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Value proposition: Simple elements to guide SMEs

BY: Charles Benoni Okine

A value proposition refers to the value a company promises to deliver to customers should they choose to buy their product. A value proposition is part of a company's overall marketing strategy.

Value proposition provides a declaration of intent or a statement that introduces a company's brand to consumers by telling them what the company stands for, how it operates, and why it deserves their business.

There are some simple but highly important elements of a successful value proposition. These are relevance; quantified value, and differentiation.

Relevancy

People buy a product or seek a service because they want to either solve a problem or improve a situation. It is, therefore, the duty of the business owner to explain how your product solves customers' problems or improves their situation.

For instance, in the Graphic Business newspaper, we have created a new simple column that defines and explains simple business and economic concepts to our readers.

It is true that one can easily google to find the meaning but while reading that paper, readers get the opportunity at once. Particularly, for tertiary business students and small businesses, some of the topical words or concepts used during the week that they heard but could not understand, is defined and explained.

Again, the paper has been able to add new elements such as Side Bars, infographics, among other things, to give some extra information or illustrate a situation in a graphical manner.

This example can be replicated in any business because competition does not wait and it is the little things that matter. According to Charles Comiskey “Never underestimate small things. It is the small things in life which count; it is the inconsequential leak which empties the biggest reservoir.” - Charles Comiskey.

Quantified value

Every customer buys a service or product because they want some very specific value. For instance, the business owner must be in the position to explain what is in the service or product the customer cannot see but will want to buy.

This means that the business must at all cost be able to deliver specific benefits. JJCOBS is a poultry farm in Gomoa. The company is focused on selling eggs.

This is not a new business because there are many more in this competition. But JJCOBS, with a tagline — “Our chickens lay eggs” has more customers because it is focused on ensuring that the eggs are bigger than competition but sells at the same price.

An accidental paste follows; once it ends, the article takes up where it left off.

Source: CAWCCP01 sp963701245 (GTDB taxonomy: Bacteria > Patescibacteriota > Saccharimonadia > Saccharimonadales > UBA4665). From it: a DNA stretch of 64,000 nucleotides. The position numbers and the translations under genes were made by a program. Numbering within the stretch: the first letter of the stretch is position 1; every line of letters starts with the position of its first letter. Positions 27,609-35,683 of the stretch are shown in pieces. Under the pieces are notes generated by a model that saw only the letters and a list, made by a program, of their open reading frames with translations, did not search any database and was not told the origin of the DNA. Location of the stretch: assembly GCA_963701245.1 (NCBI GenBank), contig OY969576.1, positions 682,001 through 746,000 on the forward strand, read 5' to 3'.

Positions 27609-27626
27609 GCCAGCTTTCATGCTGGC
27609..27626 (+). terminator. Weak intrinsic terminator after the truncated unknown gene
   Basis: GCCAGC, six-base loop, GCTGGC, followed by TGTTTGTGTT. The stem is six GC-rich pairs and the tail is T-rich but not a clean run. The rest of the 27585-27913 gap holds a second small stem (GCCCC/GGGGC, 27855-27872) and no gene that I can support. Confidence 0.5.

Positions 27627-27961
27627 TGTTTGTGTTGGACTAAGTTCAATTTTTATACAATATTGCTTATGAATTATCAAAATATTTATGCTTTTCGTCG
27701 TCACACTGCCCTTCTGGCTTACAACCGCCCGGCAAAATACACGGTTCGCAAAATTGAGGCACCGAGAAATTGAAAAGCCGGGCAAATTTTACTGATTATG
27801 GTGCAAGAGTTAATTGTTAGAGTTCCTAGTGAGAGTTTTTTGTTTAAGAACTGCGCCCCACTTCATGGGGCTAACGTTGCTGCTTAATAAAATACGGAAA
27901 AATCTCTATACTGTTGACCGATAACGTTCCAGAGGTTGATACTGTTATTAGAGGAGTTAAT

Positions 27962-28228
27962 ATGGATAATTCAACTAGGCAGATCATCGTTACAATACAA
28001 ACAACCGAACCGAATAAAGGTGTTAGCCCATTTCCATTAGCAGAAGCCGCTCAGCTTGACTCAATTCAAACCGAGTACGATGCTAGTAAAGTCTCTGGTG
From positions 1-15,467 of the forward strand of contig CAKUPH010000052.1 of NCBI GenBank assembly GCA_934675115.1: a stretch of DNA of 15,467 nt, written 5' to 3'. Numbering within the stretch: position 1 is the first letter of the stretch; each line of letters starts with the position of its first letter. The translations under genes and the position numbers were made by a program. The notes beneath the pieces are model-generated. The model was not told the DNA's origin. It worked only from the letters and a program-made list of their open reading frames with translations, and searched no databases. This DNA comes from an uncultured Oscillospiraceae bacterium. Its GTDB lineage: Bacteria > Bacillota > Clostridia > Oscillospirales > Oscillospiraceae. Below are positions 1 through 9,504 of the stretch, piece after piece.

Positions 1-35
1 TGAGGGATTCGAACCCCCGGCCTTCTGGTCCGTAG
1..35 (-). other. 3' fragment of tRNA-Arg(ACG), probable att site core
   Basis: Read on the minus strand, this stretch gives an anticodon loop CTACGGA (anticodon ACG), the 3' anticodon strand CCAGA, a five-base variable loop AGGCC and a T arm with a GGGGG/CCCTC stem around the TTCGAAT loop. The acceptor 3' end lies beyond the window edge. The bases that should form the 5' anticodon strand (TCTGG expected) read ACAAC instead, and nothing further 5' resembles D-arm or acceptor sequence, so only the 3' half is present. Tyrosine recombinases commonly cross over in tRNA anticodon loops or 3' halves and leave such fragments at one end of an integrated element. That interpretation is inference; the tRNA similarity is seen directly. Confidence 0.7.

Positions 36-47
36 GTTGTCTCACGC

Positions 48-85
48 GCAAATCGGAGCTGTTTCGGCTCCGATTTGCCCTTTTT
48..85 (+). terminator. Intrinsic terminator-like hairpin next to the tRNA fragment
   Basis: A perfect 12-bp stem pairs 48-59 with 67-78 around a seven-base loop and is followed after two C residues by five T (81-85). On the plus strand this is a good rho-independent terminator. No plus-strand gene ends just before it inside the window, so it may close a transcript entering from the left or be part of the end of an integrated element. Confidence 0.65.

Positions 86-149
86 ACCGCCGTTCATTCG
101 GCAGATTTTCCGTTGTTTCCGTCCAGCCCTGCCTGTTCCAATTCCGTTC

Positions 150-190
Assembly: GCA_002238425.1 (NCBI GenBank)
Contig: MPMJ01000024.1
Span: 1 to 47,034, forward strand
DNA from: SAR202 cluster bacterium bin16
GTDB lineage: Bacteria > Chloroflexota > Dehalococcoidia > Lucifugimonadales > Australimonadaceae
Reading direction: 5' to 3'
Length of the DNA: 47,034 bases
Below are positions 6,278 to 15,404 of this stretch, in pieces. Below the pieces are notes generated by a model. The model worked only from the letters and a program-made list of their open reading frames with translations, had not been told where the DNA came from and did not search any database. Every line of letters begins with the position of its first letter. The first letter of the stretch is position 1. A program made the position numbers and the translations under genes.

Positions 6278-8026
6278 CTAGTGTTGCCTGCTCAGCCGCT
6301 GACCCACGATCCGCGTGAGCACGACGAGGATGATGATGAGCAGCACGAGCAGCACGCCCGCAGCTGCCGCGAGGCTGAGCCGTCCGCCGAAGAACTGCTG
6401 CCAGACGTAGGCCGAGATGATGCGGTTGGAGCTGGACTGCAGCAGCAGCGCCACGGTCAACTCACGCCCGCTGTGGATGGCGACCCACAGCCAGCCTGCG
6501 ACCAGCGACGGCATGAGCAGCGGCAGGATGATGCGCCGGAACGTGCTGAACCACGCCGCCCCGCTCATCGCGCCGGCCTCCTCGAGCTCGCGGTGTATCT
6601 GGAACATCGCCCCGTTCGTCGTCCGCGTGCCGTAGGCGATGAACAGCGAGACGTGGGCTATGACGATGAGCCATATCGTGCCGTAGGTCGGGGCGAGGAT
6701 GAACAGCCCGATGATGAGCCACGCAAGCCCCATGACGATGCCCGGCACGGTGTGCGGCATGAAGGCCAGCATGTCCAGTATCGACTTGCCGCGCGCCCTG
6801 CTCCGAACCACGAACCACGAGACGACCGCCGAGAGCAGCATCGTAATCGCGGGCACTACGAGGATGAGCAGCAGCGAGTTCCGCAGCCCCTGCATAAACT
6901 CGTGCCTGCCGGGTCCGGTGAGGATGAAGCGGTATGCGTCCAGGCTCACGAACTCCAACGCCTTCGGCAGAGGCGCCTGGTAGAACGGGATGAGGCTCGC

It is highly nutritious because of what the birds are fed with. Displayed in the malls, supermarkets and even with the hawkers on the streets, they have more market simply because their eggs are bigger at the same price compared to competition.

Again, the shells are strong compared to competition and cooks faster. This means, one is able to save a little more on time and fuel used in cooking. All these values are quantifiable and once communicated and experienced, the market accepts it and even with word of mouth, you can sell. Create value for the customer but let him be able to quantify the value.

Differentiation

If there is nothing new under the sun, then as a business owner, it must be made clear that the service or product you offer is either already on the market or will soon be out because yours is out there.

This is why the business owner must be able to tell the ideal customers why they should buy from them and not from the competition. Something must make your product distinct and it could be based on the following strategies:

Emotional Response — This relies on providing an emotional salience that is tied to a product or service. Usually, brands that develop an emotional connection with their customers are often better positioned than those that provide a superior value.

Innovation — This can be expressed through physical characteristics of the products or the way in which a product or services is delivered. In short, this differentiation solves an unmet need in a unique and novel fashion.

Brand presentation — How a brand presents itself to the market can be a differentiator. In this case, brands that employ a consistent character or mascot can be easily remembered and stand out in the crowd.

Unique experience — This can be manifest in several ways such as a brand’s physical retail presence, exceptional customer service, ease of use of their website, the novel environment that they create, or, simply, the experience of unboxing a product.

Pricing — When handled properly, this can also be an effective approach to differentiation. On one end of the spectrum, a company can strive to be positioned as the ‘low price leader’ offering customers outstanding value.

Conclusion

In today’s hyper-competitive business environment, consumers are inundated by advertising and faced with a plethora of product and service choices. This is making it tough for brands to stand out. But to grow and be successful, it is imperative that business owners try to distinguish their products or service in this crowded marketplace.